Whether you’re a cyber security professional, software development enthusiast, or aspiring network engineer – if you want to tackle network troubleshooting that includes inspecting individual packets, you’re probably considering using Wireshark.
It’s a go-to network packet analyzer - it’s open-source, cost-free, and one of the best applications for capturing and analyzing network traffic available today. Wireshark will allow you to see what’s happening inside your network and you’ll be able to do it at a microscopic level.
Started as an online project by a young yet enthusiastic Gerald Combs in 1998, Wireshark came a long way from a simple, four-protocols-only network analyzing tool to becoming a benchmark for network many diagnostic tools we know today. Thanks to the committed community of networking experts across the world, Wireshark still thrives.
Wireshark’s official site is unsurprisingly blue and shark-themed but you won’t feel out of water there – it’s intuitive, simple to use, and offers an all-inclusive introduction to their flagship product.
You can also pay a visit to Wireshark’s simple-looking blog and if you do you’ll discover some well-written posts including insider tips and tricks.
As for social networking sites, Wireshark invites its users to follow them on Twitter.
Plans and pricing
Wireshark is open-source, free-to-use software, which means that you can download and use it as long as you want without having to spend any money – so, no pricing, no tiered plans, and no limits on the number of computers you can use Wireshark on.
What’s more, all source code is in the public domain under the general public license (GPL) which makes it easy for enthusiasts to add new protocols to Wireshark, whether as plugins or build them into the code.
Wireshark works with most major and minor operating systems (OS’) including Windows, Linux, Mac, OS X, FreeBSD, NetBSD, and OpenBSD.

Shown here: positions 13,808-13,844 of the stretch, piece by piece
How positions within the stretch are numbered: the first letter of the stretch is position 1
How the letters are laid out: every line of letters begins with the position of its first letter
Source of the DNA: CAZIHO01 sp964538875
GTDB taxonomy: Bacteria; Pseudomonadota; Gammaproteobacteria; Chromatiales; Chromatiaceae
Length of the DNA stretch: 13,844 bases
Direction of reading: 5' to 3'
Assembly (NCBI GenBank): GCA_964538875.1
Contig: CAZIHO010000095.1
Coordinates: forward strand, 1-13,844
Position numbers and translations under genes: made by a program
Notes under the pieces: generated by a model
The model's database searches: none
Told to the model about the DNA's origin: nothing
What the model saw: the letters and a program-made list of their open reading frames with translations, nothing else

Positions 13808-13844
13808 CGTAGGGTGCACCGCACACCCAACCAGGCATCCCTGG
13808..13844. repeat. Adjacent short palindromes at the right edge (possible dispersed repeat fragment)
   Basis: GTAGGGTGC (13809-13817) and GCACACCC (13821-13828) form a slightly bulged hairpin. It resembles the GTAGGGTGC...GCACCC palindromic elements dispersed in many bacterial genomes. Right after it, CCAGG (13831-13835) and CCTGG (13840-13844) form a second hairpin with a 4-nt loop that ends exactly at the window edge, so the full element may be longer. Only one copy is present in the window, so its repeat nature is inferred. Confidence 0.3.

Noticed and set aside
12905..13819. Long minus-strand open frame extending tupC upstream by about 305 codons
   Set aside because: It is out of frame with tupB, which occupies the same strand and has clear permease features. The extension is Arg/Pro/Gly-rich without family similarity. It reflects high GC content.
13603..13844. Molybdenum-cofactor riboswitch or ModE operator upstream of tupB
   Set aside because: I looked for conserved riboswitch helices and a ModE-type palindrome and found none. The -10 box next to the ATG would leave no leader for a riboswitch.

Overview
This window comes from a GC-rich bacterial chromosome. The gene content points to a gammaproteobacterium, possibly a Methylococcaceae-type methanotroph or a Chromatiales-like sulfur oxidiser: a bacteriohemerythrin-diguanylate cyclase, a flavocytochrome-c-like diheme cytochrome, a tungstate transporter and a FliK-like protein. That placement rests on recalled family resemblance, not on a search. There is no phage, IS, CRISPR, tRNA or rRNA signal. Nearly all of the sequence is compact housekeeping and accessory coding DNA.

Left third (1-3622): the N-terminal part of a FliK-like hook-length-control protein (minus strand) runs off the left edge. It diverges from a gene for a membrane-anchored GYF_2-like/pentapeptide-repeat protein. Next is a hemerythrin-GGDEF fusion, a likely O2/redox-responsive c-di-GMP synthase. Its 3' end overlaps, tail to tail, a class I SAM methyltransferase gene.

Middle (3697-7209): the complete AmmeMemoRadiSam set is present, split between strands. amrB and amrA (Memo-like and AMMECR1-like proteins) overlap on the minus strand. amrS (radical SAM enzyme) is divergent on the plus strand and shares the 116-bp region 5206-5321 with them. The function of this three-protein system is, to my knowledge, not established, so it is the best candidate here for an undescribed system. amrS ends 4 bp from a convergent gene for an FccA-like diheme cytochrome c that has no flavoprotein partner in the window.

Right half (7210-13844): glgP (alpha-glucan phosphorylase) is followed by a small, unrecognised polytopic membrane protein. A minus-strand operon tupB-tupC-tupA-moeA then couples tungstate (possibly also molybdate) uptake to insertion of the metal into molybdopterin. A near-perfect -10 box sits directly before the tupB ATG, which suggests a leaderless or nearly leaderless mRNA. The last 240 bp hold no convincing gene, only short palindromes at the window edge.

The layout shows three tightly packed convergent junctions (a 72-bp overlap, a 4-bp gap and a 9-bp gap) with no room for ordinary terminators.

Features and functionality
Being one of the most popular packet sniffers on the planet, Wireshark is also packed with features that provide three primary functionalities - packet capture, filtering, and network visualization.
Much like most network packet analyzers, Wireshark tunes in with a network connection in real-time and captures whole streams of traffic – as many as thousands of packets at once.
After this, it can check all captured data by applying filters and getting rid of all irrelevant information – thus, you’ll get only the information that’s worth checking out.
And then, finally, like any solid packet sniffer, Wireshark will let you dive deep into a network packet while allowing you to visualize the whole conversation and network streams.
While Wireshark can be used for a couple of things (such as tracing connections, inspecting the content of suspicious network transactions, and identifying microburst congestion), for most users it’s a go-to tool for troubleshooting networks with performance problems.
Other noteworthy features of Wireshark include a wide variety of supported capture file formats (tcpdump, Pcap NG, Catapult DCT2000, Cisco Secure IDS iplog, Microsoft Network Monitor, and much more), decryption support for plenty of protocols (such as IPsec, ISAKMP, and Kerberos), application of coloring rules to the packet list for simpler analysis, and capacity to export output to XML, PostScript, CSV, or plain texts.